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In 1977 we hired our first narrowboat from Anglo Welsh at Market Harborough.From that moment our destiny was set. In 2006 we finally purchased our own brand new 57' narrowboat which we named 'Free Spirit'. Our aim is to travel the length and breadth of all the navigable rivers and canals of the UK. This will be our story as it unfolds.

Monday, 13 February 2012

Another of our nine 9 lives lost!!! (only 6 left).

Another lucky escape last night. Sounds dramatic but this post could so easily not have been written. Last night both of us went to bed by 10.30pm. As per usual Ian banked up the fire with coal and left the air vents open with enough gap to allow the fire to stay alight all night. We snuggled down and was soon asleep. Suddenly we were rudely woken by an alarm going off. At first I thought it was our phone alarm telling us it was morning, but no. It was the Carbon Monoxide unit beeping at us loudly.Looking at the clock the time was 1am, just 2 1/2 hours after going to bed. Anyway, Ian shot up and rushed to the fire. He couldn't see anything amiss or smell anything but something had triggered the alarm and it could only be CO2 fumes. Its known as the silent killer and now we know why! We knew it wasn't the batteries because Ian changed them and tested the alarm back in January. The first thing we did was check Jade who was laying very still in her bed. At first I thought she was dead until she opened her eyes and gave a wag of her tail. Phew!! Then we opened all the windows and doors to let the fresh air in. Ian went back to the fire, cleaned out the ash pan and then tried to shut the fire door. That's when he noticed the fire rope had come away from the door which meant the door wasn't sealing properly.  We're not sure if this was the cause but, as mentioned in a previous post, we do sometimes have smoke blowing back into the boat from the fire so it could be that the fumes were also escaping through the gap and  back into the boat. After a while we went back to bed but left every window open. It meant the inside of the boat got quite chilly but hey! We are both here to tell the tale so I'd rather be cold then dead!!! This morning the first thing Ian did was to close all the vents and let the fire go out. He wanted to clean the flue and glue the fire rope back onto the door. Loads of stuff came down when he scrapped the sides of the chimney. He filled the ash pan to over flowing so it obviously needed doing. He replaced and glued the rope back into place and then, after a 30 minute wait, re lit the fire. All seems well at the moment but from now on one of the hopper windows in the lounge by the fire will remain open at all times. I always keep my bedroom window open and will continue to do so after this scare! It just goes to show that if we hadn't had the CO unit on the boat we may well be dead!!!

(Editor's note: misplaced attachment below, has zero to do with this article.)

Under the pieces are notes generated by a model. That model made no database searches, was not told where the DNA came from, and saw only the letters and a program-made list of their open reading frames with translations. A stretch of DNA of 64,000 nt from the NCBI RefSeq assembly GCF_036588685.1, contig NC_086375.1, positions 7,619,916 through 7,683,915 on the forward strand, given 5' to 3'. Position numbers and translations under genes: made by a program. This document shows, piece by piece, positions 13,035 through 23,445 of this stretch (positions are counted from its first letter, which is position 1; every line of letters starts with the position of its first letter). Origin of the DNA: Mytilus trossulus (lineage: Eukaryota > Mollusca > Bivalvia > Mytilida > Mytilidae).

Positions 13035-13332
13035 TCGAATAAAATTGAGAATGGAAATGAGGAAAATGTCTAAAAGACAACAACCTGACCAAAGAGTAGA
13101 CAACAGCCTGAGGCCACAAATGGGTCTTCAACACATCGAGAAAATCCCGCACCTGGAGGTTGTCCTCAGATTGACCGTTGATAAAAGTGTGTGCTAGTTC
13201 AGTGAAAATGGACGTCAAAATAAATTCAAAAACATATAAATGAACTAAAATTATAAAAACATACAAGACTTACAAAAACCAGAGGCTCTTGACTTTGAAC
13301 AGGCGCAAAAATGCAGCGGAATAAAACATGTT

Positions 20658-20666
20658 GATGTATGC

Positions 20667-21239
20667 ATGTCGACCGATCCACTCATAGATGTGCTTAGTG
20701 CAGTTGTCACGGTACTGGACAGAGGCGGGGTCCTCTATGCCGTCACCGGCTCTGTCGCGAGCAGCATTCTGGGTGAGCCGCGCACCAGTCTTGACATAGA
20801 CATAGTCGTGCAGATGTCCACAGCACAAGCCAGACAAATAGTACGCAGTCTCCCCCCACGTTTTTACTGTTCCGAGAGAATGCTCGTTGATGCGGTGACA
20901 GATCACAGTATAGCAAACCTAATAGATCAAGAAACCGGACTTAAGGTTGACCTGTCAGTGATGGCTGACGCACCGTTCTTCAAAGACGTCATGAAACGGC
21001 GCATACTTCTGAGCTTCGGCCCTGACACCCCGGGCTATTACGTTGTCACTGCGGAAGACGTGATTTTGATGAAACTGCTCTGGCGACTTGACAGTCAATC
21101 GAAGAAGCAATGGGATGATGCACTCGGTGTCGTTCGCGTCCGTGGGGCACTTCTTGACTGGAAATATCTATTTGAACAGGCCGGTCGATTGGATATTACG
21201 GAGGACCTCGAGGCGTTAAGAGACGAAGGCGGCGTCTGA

Definitely needed re gluing


Ian's DIY flue cleaner. Made from an old tin can. Works beautifully!
    Oh by the way If you are wondering about the other two narrow escapes please read post 1 and then post 2.

2 comments:

Jo (Boatwoman) said...

Hecky thump. Thank goodness all three of you are fine.
We had a similar thing happen to us a few years ago, but the cause was a blocked chimney. CO2 detection alarms are so important on boats and must be on at all times.
Hugsssss you tightly, because you all still with us. xxx

Ian and Irene Jameison said...

Thanks Jo. It really made me aware just how important it is to have a detector. I hope that everyone who reads my post will take heed.
Love to both. Xxxx

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